Showing Collections: 1–20 of 22
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- Lohmann, Carl A. (Carl Albert), 1887- 6
- Stokes, Anson Phelps, 1874-1958 6
- Griswold, Alfred Whitney, 1906-1963 5
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- Phelps, William Lyon, 1865-1943 4
- Roosevelt, Franklin D. (Franklin Delano), 1882-1945 4
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Correspondence, diaries, an autobiography, writings, research notes, and teaching materials of Jack Randall Crawford. Also included are a small amount of papers belonging to Dorothy Gabain, Crawford's second wife. The largest part of the papers is made up of plays, fiction and literary criticism, both published and unpublished, written by Crawford. Also included are lecture notes and texts and students papers reflecting his teaching career at Yale University (1909-1946).
The records consist of administrative and subject files, annual reports, financial records, publications, and correspondence documenting the activities of the Institute of Human Relations at Yale. Topics include fund-raising, special studies, associations and conferences, fellowships, and research.
The papers consist of correspondence, writings, research notes, teaching materials, clippings and other printed material, photographs, and memorabilia which document the personal life and professional career of Sherman Kent. The papers highlight Kent's student years and teaching career at Yale and his lifelong research in French history. Kent's career in intelligence is also represented in these papers, though they contain no official records from the O.S.S. or the C.I.A..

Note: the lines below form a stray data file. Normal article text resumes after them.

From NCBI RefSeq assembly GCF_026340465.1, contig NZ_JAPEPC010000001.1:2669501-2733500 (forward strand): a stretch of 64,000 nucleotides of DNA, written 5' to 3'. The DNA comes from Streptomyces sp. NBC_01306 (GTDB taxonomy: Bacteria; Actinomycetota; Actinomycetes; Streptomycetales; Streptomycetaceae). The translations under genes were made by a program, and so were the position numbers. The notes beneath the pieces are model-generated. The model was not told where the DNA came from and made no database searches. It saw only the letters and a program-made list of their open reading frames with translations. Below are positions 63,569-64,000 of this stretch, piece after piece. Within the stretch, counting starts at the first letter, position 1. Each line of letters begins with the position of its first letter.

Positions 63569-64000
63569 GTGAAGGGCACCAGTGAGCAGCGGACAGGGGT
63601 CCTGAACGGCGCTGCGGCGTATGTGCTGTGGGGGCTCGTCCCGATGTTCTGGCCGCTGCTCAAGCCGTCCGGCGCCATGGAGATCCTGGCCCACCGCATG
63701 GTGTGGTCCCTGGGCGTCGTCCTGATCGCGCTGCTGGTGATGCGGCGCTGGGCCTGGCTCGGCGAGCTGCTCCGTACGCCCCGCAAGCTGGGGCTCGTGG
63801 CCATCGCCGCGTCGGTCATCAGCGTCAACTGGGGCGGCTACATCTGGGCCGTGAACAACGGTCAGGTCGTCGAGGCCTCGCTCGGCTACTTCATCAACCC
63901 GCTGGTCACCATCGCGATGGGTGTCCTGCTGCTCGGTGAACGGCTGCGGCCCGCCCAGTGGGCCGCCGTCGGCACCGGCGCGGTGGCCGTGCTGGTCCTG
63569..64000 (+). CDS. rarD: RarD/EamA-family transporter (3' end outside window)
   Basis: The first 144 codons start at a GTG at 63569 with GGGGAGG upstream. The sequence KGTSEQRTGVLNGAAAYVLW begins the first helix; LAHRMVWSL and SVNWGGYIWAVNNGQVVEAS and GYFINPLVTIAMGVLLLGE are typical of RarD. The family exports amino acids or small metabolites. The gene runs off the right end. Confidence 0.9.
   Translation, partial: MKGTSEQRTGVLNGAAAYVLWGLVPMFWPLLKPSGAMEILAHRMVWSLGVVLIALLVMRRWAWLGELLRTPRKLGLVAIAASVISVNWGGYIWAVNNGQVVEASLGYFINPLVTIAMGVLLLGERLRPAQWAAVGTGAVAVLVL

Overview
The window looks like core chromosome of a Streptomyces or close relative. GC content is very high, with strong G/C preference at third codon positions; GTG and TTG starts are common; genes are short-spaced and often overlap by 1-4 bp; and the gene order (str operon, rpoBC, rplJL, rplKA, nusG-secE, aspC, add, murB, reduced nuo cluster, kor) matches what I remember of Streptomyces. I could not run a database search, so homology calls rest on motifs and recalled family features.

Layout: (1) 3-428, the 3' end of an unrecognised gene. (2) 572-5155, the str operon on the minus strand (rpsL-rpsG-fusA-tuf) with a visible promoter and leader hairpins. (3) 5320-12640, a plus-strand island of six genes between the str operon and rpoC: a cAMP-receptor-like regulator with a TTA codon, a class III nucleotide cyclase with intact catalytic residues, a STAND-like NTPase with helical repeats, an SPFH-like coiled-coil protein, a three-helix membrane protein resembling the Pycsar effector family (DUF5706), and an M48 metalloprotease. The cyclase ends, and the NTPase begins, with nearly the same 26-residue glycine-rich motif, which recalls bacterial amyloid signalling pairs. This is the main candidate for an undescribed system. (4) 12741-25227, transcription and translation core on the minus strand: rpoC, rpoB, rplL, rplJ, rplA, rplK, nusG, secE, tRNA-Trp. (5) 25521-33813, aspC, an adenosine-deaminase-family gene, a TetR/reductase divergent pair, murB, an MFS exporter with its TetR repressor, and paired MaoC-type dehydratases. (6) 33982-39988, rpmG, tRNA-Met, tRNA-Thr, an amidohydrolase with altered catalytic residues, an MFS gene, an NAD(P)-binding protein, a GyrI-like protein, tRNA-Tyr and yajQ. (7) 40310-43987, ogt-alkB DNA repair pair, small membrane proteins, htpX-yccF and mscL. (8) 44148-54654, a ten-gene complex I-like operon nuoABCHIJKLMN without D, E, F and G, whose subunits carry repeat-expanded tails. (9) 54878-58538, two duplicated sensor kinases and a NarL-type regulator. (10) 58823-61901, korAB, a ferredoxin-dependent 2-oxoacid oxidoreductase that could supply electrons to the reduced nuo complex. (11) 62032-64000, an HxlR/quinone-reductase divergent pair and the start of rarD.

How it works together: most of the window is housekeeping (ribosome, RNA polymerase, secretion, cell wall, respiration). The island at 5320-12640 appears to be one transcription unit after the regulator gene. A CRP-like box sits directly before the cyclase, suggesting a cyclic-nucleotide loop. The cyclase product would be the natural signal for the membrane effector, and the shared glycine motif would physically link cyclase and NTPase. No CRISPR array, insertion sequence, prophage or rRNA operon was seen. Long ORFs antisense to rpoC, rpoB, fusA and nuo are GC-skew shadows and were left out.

The papers consist of correspondence, writings, printed material, notes, speeches, and other papers of Wallace Notestein, historian, teacher, author, and Sterling Professor of English History at Yale from 1928-1947. The bulk of the papers consist of letters received by Notestein from other historians, scholars, writers, students, and publishers and relate largely to academic and professional matters, to politics, and to his personal life.
Provost's office, Yale University, records concerning the establishment of the residential college system
The records consist of reports, personnel records, budgets, and subject files, maintained by Charles Seymour as provost, related to the establishment of the residential college system at Yale.
The papers consist of correspondence with Edward M. House (1920-1938), personal correspondence, manuscripts and correspondence preparatory to the publication of Seymour's Intimate Papers of Colonel House (1926-1928), newspaper clippings, articles, and memorabilia. Much of the material concerns Seymour's role as delegate to the Paris Peace Conference of 1919.
The records consist of correspondence, subject files, reports, memoranda, planning records, minutes of meetings, speeches, and biographical clippings documenting all aspects of Charles Seymour"s activities as president of Yale University.
The papers consist of correspondence, diaries, memoranda, notes, writings, clippings, and subject files documenting the personal life and professional career of Harold Phelps Stokes. His interests in United States foreign policy and domestic politics, the Alger Hiss case, the Paris Peace Conference, New York City politics and government, prison reform, and journalism are documented. Stokes corresponded with many prominent American political and social figures.
Correspondence and manuscripts dealing chiefly with Viereck's book about Colonel E. M. House and President Wilson, The Strangest Friendship in History. Also included are notes and manuscripts concerning "The Memoirs of Colonel House," and miscellaneous other papers.